This is a walk that enables little ones to to feel like they have climbed a mountain to stand on top of the world! From the top of Shutlingsloe, you will see The Roaches, Shining Tor (the highest hill in Cheshire), Macclesfield, and even across to Wales on a very clear day.
But this Shutlingsloe walk isn’t just about the views. The start of this walk takes you through Macclesfield Forest, which is home to the native broad-leaved tree, but mostly contains pine trees. Lately, work has been ongoing to fell sections of the forest to replant the broad-leaved tree, to retain its natural heritage.
Also, the largest heronry (breeding ground for herons) in the Peak District can be found in Macclesfield Forest and it is also home to a number of other animals. If you are in the forest early in the morning, you may be able to spot badgers, weasels or even red deer.
9. The Roaches – 5.5km
The Roaches walk is iconic to Staffordshire’s Peak District. Standing on the top of The Roaches on a clear day, the views spreading out across Tittesworth Reservoir, Leek, and far beyond are very impressive. Plus, there are boulders galore for kids who love to climb, and is a popular spot for organised climbing clubs.
The footpath along the top of The Roaches to the trig point can get busy, but the second half of this short circular Roaches walk is much quieter. The terrain is rock and uneven underfoot, and there’s also a boggy section too, so wear appropriate footwear. Also, as this is a Peak District tourist hot spot (and understandably so), aim to arrive by 9am to secure a parking space (and only park in designated parking areas).
You could also combine this walk with our Lud’s Church walk. Combining the two walks into a Roaches and Lud’s Church walk makes a total distance of 12.6km.
10. Win Hill – 6.2km
The Peak District views from Win Hill (462m) over Ladybower Reservoir and the Great Ridge in the Dark Peak are superb on a clear day. Whilst the direct route up to the summit is rather steep, this circular Win Hill walk allows for a steadier incline through the pine forest, more suitable young families. There is, however, a steep decline from the summit; whilst kids will probably bound down, parents may want to use walking poles, and it may be tricky for those with little ones in carriers.
This Win Hill walk is super fun, with woodland explorations, incredible views, boulders to scramble up to the summit, and a family snap at the Win Hill Trig point is a must! Starting from Heatherdene car park, this walk crosses over Ladybower Dam, meaning that you will also pass the Ladybower plugholes (technically known as shaft spillways), which drain water when the reservoir becomes full after heavy rains.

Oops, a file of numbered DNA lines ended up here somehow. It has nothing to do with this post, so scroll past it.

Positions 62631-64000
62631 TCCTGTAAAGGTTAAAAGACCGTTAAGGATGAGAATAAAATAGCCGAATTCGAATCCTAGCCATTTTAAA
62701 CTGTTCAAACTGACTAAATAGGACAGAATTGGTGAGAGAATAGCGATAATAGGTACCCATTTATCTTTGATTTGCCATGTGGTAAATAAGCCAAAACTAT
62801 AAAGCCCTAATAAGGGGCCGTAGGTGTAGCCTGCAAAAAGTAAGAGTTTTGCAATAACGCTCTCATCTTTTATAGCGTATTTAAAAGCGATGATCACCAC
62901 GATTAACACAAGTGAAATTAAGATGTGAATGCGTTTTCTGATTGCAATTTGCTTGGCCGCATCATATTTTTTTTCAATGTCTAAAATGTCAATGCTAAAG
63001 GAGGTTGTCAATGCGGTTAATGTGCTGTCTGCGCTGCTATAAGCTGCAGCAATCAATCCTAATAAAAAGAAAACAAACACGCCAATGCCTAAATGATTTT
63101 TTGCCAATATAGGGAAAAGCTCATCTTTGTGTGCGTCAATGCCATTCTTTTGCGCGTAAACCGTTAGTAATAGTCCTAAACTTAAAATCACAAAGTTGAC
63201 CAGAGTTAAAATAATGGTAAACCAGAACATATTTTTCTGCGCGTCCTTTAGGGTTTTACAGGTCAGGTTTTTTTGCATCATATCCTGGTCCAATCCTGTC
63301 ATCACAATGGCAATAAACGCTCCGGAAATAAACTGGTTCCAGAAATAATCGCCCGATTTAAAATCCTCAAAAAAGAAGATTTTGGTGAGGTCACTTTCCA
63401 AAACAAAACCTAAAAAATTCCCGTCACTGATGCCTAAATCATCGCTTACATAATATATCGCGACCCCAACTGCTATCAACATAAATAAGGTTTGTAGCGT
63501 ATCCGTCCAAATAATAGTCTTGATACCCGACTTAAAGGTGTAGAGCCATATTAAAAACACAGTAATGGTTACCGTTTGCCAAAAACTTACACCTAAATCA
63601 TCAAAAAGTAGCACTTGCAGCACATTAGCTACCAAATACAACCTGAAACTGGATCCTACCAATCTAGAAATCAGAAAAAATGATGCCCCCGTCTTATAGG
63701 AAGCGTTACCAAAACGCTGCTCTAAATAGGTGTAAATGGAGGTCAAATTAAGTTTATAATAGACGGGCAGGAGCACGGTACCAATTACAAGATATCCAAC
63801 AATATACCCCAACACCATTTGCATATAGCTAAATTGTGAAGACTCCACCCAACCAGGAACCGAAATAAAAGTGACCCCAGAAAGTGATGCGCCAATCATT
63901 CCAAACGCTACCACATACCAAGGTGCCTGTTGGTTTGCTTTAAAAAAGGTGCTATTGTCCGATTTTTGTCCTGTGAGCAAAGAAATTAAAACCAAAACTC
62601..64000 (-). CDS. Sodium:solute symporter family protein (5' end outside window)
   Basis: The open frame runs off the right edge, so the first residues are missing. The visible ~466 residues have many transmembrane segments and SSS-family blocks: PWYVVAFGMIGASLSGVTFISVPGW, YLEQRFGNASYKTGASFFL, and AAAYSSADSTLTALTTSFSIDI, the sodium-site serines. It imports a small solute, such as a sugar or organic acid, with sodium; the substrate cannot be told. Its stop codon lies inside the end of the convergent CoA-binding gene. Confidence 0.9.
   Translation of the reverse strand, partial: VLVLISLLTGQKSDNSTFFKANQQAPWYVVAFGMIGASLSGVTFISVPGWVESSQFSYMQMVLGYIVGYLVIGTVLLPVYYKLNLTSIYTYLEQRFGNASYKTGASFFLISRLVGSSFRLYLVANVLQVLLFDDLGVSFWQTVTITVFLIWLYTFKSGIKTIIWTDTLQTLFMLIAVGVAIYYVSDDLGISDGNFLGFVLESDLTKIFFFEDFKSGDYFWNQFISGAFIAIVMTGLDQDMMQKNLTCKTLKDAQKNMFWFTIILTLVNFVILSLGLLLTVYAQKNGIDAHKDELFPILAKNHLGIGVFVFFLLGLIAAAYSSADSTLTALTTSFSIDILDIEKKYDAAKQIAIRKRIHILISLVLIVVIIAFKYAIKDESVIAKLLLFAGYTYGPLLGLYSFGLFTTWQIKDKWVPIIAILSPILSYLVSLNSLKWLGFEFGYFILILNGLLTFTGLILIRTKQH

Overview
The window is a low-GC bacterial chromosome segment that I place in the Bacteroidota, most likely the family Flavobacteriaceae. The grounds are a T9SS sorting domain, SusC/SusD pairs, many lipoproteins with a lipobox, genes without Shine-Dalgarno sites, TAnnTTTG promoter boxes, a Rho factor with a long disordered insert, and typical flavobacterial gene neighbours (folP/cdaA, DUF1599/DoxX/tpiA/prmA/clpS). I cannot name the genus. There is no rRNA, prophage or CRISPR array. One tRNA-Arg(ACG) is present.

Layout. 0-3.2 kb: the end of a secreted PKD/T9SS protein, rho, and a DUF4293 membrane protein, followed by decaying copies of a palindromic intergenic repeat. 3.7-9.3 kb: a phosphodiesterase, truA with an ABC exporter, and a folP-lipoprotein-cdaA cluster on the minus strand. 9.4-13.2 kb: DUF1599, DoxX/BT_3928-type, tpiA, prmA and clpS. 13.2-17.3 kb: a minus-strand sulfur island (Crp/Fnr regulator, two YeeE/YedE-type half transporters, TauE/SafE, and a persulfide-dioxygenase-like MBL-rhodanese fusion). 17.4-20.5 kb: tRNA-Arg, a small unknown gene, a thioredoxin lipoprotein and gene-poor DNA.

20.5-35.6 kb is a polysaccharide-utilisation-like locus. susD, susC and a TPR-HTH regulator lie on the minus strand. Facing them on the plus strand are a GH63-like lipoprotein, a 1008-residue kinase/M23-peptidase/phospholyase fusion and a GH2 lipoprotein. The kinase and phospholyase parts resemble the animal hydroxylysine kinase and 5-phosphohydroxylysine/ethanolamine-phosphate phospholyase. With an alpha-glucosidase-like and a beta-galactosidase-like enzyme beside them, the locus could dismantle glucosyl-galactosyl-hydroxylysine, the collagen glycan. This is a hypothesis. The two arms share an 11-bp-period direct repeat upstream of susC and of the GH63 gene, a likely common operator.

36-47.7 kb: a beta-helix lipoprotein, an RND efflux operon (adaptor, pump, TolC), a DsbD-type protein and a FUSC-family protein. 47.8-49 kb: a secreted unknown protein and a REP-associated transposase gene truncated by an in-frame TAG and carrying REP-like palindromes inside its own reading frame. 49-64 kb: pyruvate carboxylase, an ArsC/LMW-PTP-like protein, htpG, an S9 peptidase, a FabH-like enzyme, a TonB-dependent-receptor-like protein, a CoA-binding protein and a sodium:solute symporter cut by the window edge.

Make sure you have change for parking at Heatherdene car park (the machine doesn’t take cards). And on weekends and school holidays, arrive before 10am to get a parking space, as this car park does get exceptionally busy.
11. Shining Tor walk – 6.3km
Shining Tor is the highest hill in the Cheshire Peak District at 559 metres, yet this 6.3km linear walk allows you to feel on top of the world without too much of an uphill challenge. Indeed, this is one of the best view walks in the Peak District.
You can extend this walk and increase the ascent by starting lower down at Errwood Reservoir. However, this walk starts from the beautifully located Pym Chair car park at 461 metres, meaning you can reach the summit of Shining Tor fairly easily.
Completing the full Shining Tor walk rewards you with a trig point at summit along with fantastic views from the rocky outcrops along the ridge. You’ll be able to see the distinctive Shutlingsloe peak in the distance and on a clear day, you may even be able to make out the Wrekin in Shropshire, the mountains of Snowdonia in Wales and Jodrell Bank.
12. Derwent Dam up to Pike Low – 6.8km
This is one of our more challenging Peak District family walks as it is steep, muddy and rocky in places. But the views from Pike Low down on to the reservoirs on this Derwent Dam walk are simply stunning and make it all the worthwhile.
Starting from Fairholmes car park, this walk takes you right up to Derwent Dam, then along the shores of Derwent Reservoir, climbs steeply up to Pike Low and across the open moors of the Dark Peak, to then descend back down to Ladybower Reservoir with an easy walk back to the start.
13. Stanage Edge – 7.7km